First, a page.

Olympics: Mongolia looks for medals shine

SCRIPT:

This may appear an unlikely setting for Mongolia's attempts to stake its place at the heart of the Olympic movement.

But minerals extracted from the Oyu Tolgoi mine, in this remote corner of the Gobi Desert, are being used to create the medals for the London Games.

Mongolia is currently in the grip of a spectacular mining boom, which saw the economy grow by more than 17 percent last year.

Now they can translate this economic prowess into playing a shining role in the greatest show on earth.

SOUNDBITE 1 Tsakhiagiin Elbegdorj (man), Mongolian President (English, 11 sec):
"I heard that the Olympic medals are going to made from the Oyu Tolgoi depot, from the Mongolian quarry. And that is good news I think."

The medal agreement was made as part of a sponsorship deal with Oyu Tolgoi's operators -- Australian miner Rio Tinto - who are also providing minerals from another mine in the US.

While mining is a major driver for the Mongolian economy it has caused concern over its environmental impact.

But sports officials believe the medals are a source of national pride.

SOUNDBITE 2 Demchigjav Zagdsuren (man), Mongolian National Olympic Committee President (Mongolian 12 sec):
"It is a great honour for the Mongolian people and an example of our involvement with the Olympics and our commitment to the Olympic movement."

Mongolia won two gold medals at the 2008 Olympics - one in judo and one in boxing.

These represent the country's only golds since it first competed in the games in 1964.

But Mongolia has aspirations to build on its recent success.

SOUNDBITE 3 Demchigjav Zagdsuren (man), Mongolian National Olympic Committee President (Mongolian 13 sec):
"We hope to win more medals in the four kinds of Olympic sports that Mongolia excels in; judo, shooting, wrestling and boxing."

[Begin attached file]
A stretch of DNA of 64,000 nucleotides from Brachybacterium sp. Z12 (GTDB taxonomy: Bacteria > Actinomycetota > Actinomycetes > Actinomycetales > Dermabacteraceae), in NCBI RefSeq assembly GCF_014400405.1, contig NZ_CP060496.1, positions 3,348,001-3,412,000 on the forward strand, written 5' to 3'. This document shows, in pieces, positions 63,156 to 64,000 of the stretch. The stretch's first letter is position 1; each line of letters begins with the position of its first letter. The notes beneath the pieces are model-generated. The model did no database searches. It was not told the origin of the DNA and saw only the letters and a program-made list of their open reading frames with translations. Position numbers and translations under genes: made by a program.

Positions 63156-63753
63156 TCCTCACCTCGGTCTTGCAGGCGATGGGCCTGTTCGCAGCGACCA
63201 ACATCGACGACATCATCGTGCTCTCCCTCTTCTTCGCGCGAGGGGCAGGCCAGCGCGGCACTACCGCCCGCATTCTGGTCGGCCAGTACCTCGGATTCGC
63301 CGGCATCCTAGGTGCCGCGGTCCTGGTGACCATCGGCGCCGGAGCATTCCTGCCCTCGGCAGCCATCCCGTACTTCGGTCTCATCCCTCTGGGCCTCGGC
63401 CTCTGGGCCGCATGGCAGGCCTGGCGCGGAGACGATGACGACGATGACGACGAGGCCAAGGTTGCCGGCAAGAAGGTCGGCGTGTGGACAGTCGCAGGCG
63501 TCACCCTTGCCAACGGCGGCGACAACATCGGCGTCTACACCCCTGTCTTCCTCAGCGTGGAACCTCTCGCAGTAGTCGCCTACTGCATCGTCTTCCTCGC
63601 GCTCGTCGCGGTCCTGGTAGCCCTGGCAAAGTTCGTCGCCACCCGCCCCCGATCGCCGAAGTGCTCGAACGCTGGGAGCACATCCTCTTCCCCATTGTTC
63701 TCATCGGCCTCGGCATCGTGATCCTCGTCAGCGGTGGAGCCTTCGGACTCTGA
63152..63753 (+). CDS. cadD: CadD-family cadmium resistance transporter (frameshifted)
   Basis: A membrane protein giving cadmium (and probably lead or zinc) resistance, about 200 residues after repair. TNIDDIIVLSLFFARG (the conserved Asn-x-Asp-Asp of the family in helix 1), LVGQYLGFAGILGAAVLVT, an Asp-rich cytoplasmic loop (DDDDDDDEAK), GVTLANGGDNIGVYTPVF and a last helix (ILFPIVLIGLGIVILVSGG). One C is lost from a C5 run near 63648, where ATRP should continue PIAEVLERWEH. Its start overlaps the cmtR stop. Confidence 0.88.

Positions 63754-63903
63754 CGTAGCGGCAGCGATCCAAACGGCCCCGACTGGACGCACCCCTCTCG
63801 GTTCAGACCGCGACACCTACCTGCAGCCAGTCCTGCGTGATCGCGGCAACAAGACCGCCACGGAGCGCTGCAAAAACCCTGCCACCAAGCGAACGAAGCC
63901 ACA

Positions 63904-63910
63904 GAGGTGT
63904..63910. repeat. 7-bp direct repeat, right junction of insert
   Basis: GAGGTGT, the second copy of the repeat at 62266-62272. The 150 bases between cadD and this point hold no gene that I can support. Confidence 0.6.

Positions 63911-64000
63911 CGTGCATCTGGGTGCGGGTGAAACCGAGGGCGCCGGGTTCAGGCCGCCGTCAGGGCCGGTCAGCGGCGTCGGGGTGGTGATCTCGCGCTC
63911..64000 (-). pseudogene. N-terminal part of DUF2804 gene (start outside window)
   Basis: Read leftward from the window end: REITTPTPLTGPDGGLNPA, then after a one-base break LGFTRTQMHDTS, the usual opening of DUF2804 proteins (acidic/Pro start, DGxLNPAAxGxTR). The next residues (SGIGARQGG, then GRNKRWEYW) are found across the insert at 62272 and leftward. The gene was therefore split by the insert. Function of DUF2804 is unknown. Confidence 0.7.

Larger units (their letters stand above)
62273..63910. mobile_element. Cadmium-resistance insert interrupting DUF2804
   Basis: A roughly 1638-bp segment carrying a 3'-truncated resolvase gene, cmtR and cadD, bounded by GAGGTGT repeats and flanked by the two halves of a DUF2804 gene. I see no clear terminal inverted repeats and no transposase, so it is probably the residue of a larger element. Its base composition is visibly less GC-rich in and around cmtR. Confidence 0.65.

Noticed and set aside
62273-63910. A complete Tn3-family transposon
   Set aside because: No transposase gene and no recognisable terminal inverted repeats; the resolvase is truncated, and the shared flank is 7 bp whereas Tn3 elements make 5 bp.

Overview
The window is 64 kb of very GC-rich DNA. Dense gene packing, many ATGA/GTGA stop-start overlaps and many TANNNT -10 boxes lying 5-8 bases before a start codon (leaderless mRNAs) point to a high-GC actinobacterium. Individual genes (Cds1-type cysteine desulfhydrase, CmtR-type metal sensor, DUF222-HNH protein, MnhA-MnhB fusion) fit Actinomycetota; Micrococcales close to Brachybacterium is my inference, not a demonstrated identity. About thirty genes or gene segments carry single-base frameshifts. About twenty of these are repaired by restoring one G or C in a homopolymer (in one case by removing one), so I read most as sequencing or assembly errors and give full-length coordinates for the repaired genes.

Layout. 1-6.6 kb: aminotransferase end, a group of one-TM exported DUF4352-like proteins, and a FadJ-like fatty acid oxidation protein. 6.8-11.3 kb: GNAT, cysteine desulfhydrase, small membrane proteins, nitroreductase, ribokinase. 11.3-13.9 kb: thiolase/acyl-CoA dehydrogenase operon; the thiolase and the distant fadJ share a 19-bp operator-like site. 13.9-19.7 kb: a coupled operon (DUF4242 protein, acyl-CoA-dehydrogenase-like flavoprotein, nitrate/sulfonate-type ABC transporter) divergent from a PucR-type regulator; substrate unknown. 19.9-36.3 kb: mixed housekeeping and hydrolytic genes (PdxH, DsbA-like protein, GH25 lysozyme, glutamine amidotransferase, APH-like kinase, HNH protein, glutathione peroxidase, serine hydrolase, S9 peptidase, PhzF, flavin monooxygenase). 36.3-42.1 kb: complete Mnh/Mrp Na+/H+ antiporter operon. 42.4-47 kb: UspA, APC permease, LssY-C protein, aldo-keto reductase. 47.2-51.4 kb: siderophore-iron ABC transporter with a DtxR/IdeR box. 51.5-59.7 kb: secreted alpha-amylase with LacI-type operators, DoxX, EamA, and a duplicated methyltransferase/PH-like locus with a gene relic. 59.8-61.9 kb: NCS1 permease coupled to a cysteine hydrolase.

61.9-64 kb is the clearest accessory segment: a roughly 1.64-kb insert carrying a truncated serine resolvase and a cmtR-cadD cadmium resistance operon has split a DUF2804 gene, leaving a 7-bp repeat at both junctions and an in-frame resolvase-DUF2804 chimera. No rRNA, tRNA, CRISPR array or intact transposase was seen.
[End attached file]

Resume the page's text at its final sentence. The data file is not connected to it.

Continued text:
And Mongolia is setting its sights even higher for the future, as this memorandum on the wall of their tiny Olympic museum reveals.

But before it can stage its first Olympics by 2040, the priority for Mongolia's athletes is to bring some of the nation's precious metals back home from London.


SHOTLIST:

OYU TOLGOI, MONGOLIA, JUNE 23, 2012, SOURCE: AFPTV
-External shots of Oyu Tolgoi mine
-Open pit mine at Oyu Tolgoi
-The mineral processing plant at Oyu Tolgoi

ULAN BATOR, JUNE 26, 2012, SOURCE: AFPTV
- SOUNDBITE 1

OYU TOLGOI, MONGOLIA, JUNE 23, 2012, SOURCE: AFPTV
-Various of Oyu Tolgoi mine

ULAN BATOR, JUNE 26, 2012, SOURCE: AFPTV
-External of the Mongolian National Olympic Committee building
-SOUNDBITE 2
-Various of the Mongolian Olympic Museum, located in the Mongolian National Olympic Committee building (includes Tuvshinbayar Naidan, Mongolia's first gold medal winner who took the 100kg Judo title, and Badar-Uugan Enkhbat, who is the Banton weight boxing champion)
-SOUNDBITE 3
-Various of the Mongolian Olympic Museum

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